Please note the following: in case of hearing loss, a tour guide system can assist you in two ways. Firstly, through a louder speech transmission. Secondly, you could connect a portable induction loop to the tour guide system. This can simply be inserted into the jack connection of the tour guide's pocket receiver. The signal of the induction loop is transmitted directly to the T-coil of the hearing aid.
4. Tour guide systems for wireless audio streaming
The additional line input of some of the transmitters of our tour guide systems provides an additional option for application: wireless audio streaming and speech transmission to the PA system. One example is a mixer which is connected to active speakers. If cables have been forgotten or cabling is not possible, you can also use a tour guide system. The transmitter of the tour guide system is connected to the sound source, the receivers to the active speakers.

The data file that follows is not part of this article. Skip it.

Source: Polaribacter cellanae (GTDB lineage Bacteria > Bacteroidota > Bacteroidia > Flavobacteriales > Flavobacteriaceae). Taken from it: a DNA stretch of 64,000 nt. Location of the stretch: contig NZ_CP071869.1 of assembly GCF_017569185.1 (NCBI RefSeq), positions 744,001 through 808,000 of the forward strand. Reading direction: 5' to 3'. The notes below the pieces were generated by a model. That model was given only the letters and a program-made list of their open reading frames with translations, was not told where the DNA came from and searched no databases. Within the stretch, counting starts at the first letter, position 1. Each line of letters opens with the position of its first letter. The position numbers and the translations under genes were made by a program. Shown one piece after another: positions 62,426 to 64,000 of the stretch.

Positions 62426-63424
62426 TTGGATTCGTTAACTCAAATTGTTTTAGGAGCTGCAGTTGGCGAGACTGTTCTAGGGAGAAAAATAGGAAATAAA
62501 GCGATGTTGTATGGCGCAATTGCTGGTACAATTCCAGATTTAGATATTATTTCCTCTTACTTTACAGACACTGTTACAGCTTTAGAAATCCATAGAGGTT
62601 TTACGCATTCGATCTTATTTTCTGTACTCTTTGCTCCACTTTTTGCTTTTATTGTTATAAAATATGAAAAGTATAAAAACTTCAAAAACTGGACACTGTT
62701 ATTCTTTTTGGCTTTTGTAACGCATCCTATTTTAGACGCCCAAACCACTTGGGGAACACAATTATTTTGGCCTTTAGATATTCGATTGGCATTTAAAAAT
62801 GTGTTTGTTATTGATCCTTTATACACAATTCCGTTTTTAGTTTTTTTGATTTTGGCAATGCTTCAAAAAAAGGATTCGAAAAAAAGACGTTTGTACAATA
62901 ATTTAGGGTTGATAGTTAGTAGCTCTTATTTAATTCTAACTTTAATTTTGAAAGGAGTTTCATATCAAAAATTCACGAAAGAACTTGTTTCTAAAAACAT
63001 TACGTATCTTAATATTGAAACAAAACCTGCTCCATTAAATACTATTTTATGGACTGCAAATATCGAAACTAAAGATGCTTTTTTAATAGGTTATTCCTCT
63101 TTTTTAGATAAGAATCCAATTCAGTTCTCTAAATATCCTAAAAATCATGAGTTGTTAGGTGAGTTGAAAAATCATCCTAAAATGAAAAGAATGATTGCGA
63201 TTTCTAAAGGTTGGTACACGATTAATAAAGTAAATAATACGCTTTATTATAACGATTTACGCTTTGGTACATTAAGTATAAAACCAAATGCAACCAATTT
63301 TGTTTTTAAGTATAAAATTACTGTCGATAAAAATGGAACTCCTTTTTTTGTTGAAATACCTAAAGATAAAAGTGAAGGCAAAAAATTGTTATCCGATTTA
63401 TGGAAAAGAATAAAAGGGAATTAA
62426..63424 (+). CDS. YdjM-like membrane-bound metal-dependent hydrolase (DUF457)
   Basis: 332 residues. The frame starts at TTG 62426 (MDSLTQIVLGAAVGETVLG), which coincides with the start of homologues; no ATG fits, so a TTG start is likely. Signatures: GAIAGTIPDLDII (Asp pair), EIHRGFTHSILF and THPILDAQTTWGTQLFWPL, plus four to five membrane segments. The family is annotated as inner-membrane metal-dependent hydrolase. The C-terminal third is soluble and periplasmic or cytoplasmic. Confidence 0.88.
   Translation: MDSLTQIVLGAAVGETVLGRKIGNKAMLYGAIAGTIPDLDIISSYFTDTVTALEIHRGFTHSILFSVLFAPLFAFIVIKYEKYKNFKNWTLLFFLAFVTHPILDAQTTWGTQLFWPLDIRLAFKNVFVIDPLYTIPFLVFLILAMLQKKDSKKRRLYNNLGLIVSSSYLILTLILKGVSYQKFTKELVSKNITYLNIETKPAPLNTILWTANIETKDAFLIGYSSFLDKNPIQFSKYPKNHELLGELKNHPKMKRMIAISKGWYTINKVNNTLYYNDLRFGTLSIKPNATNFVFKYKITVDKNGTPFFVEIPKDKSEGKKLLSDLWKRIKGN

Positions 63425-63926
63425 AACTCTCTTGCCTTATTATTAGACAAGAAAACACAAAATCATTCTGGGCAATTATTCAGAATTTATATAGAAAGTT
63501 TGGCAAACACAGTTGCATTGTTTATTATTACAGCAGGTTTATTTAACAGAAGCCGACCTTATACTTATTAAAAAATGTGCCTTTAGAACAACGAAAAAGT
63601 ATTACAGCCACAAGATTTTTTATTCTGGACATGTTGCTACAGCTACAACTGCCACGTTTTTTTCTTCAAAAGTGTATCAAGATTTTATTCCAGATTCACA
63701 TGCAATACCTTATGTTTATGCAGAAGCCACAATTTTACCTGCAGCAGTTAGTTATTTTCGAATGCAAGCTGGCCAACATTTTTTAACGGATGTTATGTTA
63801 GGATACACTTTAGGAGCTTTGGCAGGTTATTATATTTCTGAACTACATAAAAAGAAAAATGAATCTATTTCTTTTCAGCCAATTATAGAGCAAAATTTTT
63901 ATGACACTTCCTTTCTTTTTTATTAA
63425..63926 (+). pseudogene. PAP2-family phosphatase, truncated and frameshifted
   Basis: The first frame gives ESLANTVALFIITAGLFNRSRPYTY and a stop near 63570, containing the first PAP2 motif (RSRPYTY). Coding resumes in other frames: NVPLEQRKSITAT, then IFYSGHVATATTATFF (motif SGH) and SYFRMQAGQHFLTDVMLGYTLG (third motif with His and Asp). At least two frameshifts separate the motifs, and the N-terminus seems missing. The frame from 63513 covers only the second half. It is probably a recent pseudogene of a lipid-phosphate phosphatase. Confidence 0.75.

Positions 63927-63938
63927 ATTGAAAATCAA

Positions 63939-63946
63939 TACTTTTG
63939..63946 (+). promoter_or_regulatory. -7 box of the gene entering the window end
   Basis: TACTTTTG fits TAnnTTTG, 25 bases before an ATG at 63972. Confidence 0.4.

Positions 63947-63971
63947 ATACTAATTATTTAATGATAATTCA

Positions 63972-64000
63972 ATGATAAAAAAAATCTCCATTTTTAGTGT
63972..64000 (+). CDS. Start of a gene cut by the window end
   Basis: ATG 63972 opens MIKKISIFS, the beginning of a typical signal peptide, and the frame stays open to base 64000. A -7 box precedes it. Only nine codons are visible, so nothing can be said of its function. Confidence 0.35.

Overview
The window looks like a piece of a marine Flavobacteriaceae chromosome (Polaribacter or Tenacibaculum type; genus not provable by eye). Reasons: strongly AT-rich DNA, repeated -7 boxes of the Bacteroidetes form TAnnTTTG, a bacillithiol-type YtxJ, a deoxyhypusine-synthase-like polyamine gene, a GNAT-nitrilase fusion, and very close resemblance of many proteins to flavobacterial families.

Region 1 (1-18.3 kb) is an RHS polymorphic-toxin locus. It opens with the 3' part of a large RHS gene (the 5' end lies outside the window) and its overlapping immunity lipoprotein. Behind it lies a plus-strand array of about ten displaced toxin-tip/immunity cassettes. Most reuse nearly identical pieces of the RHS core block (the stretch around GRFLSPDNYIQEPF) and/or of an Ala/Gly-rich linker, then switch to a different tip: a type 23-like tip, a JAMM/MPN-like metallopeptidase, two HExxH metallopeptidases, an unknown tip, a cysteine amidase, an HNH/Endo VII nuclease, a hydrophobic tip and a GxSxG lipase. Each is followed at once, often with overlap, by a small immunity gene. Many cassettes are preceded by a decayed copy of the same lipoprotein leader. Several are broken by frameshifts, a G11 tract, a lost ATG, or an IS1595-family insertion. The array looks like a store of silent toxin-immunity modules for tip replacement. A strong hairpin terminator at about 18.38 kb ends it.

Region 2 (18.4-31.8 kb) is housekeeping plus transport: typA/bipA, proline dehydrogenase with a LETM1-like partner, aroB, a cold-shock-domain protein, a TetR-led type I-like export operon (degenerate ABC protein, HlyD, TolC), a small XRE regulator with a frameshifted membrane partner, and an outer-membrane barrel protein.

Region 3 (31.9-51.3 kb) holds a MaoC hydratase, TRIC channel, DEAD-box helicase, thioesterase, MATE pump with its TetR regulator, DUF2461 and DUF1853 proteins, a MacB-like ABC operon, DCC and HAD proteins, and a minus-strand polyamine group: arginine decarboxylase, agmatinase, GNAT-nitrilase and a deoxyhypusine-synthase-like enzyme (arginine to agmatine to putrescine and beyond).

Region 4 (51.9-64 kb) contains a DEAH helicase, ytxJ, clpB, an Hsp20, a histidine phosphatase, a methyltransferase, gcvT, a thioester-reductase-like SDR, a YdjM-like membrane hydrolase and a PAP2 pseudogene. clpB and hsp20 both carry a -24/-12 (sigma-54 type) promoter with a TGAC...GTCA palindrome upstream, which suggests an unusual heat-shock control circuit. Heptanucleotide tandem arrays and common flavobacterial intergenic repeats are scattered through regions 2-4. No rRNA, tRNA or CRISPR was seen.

Please note the following:
For this purpose, you should preferably use an analogue tour guide system due to the better sound. For a mono transmission, e.g. background music, one transmitter-receiver path is sufficient. For a stereo transmission, two transmitters and two receivers are required.
The fundamental question is simply which device for which requirement?
|High operating range||X||X||X||X|
|Setting via display||X||X||X||X||X||X|
|Extra small design||X||X||X|
|Digital channel display||X||X||X||X||X||X|
|Line input and line output||X/X||X/-||X/-||X/X|
|Communication between coach and athlete||X||X|
|Instruction from coach to athlete||X||X||X||X||X||X||X||X|